Impressions

by Cochran

Bach and The Art of Design Thinking

Bach.TheArtofDesignThinking

As a musician, I get this question often: “Who is your favorite composer?”

Without hesitation, my answer, for as long as I can remember, has been and forever will be, the great German Baroque composer, Johann Sebastian Bach (1685-1750). For me, there are many reasons why.

Bach’s music moves me like no other. Though challenging to play, his music is filled with pure joy. Understanding the music of Bach is a lifelong pursuit. Never static, each time I hear or play a work by Bach, I hear something new. Bach’s complex layers are constantly revealing themselves to the focused listener or student. My list could go on and on.

In addition to all of these attributes that I attach to Bach, I am convinced that Bach embraced principles of design thinking throughout his musical career. For instance:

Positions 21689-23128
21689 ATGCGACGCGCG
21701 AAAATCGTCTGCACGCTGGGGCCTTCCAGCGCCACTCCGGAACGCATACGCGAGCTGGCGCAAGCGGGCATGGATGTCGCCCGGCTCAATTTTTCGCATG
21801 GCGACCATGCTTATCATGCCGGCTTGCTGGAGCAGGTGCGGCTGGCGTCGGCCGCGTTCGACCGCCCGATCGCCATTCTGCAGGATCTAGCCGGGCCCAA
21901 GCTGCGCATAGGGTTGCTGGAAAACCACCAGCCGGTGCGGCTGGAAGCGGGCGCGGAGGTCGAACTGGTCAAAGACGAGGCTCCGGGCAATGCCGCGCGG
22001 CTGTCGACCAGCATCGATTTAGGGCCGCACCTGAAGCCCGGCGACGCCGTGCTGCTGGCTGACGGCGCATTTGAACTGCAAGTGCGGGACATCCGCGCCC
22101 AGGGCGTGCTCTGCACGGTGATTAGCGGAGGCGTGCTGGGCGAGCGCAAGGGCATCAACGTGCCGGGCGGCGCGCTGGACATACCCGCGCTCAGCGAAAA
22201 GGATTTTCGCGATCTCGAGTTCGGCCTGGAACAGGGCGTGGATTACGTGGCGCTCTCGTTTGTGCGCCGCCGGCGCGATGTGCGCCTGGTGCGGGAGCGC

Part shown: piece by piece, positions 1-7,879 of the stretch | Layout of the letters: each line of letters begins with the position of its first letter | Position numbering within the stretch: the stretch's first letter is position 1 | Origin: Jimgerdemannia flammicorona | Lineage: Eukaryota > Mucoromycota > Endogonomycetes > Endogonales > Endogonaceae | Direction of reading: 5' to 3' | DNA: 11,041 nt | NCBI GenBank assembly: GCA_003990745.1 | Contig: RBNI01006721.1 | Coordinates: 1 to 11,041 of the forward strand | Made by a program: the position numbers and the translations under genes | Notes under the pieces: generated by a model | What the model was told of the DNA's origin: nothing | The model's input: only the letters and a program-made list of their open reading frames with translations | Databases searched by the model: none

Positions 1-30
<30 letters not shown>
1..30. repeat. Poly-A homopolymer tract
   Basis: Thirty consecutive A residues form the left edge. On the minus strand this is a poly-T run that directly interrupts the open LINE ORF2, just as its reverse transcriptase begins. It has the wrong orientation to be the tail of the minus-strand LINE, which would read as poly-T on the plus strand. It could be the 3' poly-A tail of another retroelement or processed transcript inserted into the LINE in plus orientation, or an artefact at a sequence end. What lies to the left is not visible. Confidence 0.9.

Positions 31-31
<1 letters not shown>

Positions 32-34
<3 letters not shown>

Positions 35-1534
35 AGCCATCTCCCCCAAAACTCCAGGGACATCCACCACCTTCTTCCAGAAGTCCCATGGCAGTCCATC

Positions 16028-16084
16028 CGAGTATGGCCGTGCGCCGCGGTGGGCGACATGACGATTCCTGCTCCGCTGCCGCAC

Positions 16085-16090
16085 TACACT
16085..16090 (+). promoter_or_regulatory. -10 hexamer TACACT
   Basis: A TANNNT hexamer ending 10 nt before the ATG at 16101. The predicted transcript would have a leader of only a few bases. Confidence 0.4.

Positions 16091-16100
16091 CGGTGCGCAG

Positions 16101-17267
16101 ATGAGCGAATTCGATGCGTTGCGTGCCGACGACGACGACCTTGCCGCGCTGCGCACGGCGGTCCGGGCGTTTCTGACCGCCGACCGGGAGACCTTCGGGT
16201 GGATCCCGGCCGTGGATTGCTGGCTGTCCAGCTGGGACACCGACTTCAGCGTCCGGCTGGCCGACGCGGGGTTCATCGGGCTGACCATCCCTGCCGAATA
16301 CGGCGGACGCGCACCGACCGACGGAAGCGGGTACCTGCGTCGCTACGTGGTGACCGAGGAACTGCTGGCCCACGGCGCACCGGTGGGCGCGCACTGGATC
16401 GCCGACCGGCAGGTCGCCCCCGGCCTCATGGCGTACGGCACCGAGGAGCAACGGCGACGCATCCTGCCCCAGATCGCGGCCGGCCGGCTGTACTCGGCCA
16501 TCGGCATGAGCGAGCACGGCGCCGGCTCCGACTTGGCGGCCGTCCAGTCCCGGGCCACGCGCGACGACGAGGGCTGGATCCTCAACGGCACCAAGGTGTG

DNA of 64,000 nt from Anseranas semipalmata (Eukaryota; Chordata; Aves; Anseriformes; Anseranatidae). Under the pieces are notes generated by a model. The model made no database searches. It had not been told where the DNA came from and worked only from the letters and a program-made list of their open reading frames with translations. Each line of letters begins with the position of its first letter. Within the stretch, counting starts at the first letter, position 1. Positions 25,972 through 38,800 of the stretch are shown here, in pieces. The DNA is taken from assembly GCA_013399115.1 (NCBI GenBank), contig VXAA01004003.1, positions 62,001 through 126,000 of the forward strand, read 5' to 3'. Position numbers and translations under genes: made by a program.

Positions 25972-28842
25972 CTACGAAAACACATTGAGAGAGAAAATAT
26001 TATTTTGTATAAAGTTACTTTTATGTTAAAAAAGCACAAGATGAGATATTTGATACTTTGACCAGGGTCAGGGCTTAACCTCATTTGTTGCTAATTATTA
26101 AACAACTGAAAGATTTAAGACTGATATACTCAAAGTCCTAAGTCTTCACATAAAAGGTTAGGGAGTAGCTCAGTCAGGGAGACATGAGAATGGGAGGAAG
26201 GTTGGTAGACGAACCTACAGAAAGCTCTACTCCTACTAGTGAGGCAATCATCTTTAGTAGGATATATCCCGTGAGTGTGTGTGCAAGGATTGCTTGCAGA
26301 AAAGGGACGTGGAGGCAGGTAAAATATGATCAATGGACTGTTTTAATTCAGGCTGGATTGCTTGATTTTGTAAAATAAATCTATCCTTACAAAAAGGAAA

Bach combined the analytical with the intuitive. He coupled research (listening and learning from others) with his amazing intuition, moving things forward by imagining new possibilities. Bach was a master at synthesizing past, present and future into nearly everything he wrote. Even his staunchly well-loved B Minor Mass is now believed by many to have been somewhat of an exercise that Bach used to convey his latest musical discoveries.

Bach employed iterative prototyping. Bach would often reuse his own earlier compositions, revising and improving them. He regularly created three or four versions of a single cantata movement. Referred to as parody in the classical music realm, Bach would re-work a movement from a harpsichord concerto into a cantata movement or parody a minuet from a Brandenburg Concerto in a chorale.

Bach took inspiration from a broad range of experiences and cultures. As a young man of only 20, Bach supposedly walked more than 200 miles from Arnstadt to Lübeck to hear the older, well-established organist and composer, Dietrich Buxtehude, play. Surely, ideas generated by this experience worked themselves into his music. Bach incorporated a variety of music styles from throughout Europe into his works. For example, Bach composed each of the four movements in his Partita for Unaccompanied Flute in a popular dance style of the day with German, Italian, French and English styles all represented.